If you are facing drug charges, you probably know that there’s a lot at stake. In addition to a fine, driver’s license suspension, and possible incarceration, a conviction for drug possession can affect your ability to find employment.
It goes without saying that you should do everything in your power to fight the charges. There are several possible ways to defend against drug charges and to mitigate the penalties of a conviction, but doing so will require extensive evidence that can only be gathered through a comprehensive investigation of your arrest.
If you would like to discuss your case with a criminal defense attorney in Jersey City, contact the Law Office of Eric M. Mark. During your free initial consultation, I will evaluate your situation, answer your questions, and explain your defense options. Call 973-453-2009 today to schedule a case evaluation.
Common Procedural Errors Made by Police in Drug Possession Cases
Law enforcement personnel must follow specific protocols when pulling over a vehicle, searching a suspect’s property, and making an arrest. If police made a procedural error, then certain evidence against you may not be admissible in court.
For example, if an officer stopped your vehicle, searched your property, or detained you on the street for questioning without probable cause, some or all evidence gathered afterward may be inadmissible.
Illegal search and seizure is one of the most common procedural errors brought up in drug possession cases. If an officer did not follow proper procedure and performed an illegal search or seizure of you, your vehicle, or your property without permission or a warrant, some or all evidence gathered during that search and seizure will be inadmissible in court.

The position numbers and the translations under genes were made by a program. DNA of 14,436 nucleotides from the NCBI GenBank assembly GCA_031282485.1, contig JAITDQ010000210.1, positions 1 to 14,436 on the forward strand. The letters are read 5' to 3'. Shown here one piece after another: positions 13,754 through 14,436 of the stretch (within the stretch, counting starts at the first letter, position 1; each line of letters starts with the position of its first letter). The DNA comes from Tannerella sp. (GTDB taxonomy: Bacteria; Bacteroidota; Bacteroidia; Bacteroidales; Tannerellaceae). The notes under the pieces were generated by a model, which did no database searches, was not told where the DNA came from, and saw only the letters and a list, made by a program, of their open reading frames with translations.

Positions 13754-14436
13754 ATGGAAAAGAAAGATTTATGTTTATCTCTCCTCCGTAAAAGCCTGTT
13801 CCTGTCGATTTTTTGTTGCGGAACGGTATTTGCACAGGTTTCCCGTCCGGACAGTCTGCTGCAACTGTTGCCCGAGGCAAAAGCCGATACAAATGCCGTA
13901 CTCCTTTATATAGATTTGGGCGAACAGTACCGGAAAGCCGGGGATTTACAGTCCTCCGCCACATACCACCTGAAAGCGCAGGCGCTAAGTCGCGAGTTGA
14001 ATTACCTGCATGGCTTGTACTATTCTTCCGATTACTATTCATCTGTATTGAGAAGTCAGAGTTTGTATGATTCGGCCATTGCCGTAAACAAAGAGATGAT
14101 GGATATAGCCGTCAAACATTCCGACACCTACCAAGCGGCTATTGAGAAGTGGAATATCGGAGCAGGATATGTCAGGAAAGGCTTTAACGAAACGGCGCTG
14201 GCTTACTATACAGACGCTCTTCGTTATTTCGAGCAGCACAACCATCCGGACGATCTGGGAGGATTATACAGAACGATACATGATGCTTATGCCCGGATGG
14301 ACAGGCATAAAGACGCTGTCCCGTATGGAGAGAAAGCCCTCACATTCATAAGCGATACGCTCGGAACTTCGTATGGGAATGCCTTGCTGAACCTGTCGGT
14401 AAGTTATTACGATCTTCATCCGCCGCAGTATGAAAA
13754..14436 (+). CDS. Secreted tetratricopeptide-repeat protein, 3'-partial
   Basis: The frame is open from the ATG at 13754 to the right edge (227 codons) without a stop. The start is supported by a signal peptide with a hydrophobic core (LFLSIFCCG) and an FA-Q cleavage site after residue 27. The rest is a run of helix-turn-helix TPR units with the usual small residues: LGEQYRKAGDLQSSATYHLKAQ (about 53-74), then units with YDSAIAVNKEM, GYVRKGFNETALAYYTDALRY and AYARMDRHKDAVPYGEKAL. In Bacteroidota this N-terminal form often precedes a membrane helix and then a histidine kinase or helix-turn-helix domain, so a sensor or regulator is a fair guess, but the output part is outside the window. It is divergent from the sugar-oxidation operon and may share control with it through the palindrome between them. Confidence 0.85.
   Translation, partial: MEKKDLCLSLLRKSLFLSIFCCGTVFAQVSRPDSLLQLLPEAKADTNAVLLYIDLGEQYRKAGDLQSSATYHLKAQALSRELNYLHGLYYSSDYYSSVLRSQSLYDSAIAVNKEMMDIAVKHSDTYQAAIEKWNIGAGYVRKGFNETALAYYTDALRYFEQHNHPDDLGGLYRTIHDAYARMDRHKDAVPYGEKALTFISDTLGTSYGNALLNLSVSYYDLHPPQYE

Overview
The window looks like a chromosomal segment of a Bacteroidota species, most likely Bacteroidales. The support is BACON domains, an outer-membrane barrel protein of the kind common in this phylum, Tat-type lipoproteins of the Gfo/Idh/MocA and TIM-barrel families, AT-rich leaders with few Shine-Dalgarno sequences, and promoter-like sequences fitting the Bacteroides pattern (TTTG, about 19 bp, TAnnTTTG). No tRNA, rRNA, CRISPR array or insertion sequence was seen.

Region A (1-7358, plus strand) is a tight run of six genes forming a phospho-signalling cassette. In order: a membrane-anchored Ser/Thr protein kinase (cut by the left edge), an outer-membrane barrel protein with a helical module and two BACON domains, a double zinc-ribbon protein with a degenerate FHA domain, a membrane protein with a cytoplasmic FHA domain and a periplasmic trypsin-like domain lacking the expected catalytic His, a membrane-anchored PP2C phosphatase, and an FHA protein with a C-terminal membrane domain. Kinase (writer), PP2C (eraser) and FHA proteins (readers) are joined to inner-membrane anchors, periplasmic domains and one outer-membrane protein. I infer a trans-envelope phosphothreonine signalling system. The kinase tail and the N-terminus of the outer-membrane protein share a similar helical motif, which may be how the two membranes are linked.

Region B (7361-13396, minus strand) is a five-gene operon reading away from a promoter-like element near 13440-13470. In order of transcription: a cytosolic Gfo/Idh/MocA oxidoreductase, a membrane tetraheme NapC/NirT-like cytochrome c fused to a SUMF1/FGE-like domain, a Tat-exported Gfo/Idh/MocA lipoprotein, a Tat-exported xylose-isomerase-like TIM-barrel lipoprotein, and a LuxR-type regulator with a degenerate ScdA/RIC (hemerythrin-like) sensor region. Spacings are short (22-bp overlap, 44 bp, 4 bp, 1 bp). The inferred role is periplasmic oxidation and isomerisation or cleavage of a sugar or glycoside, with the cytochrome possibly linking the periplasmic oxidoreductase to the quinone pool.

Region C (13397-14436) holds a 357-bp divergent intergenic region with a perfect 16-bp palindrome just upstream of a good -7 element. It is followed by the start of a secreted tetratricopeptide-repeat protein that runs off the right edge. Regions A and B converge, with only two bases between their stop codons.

Another procedural error made by police is not reading a suspect’s Miranda Rights during an arrest. If this happened to you, statements you made during interrogation, may be inadmissible in court.
If police solicited or coerced statements from you that are considered self-incriminating, that fact may be used in your defense. It may even be possible to get a confession suppressed or thrown out.
Sentence Bargaining vs. Charge Bargaining—What’s the Difference?
Sentence bargaining and charge bargaining are two types of plea bargaining. If you were charged with drug possession and your attorney pursues a sentence bargain, it means you would plead guilty in exchange for reduced penalties. For instance, you might be allowed to enter probation on condition of drug counseling rather than going to prison.
If your drug lawyer pursues a charge bargain, it means you would plead guilty to lesser charges in order to avoid the more serious penalties of the original charges. The two types of bargaining are not exclusive; they can be pursued simultaneously.
If you were charged with drug possession, your first call should be to a criminal defense attorney. As your drug lawyer in Jersey City, I will investigate your arrest and develop a comprehensive defense based on the unique facts of your case. Call 973-453-2009 today to schedule a free consultation.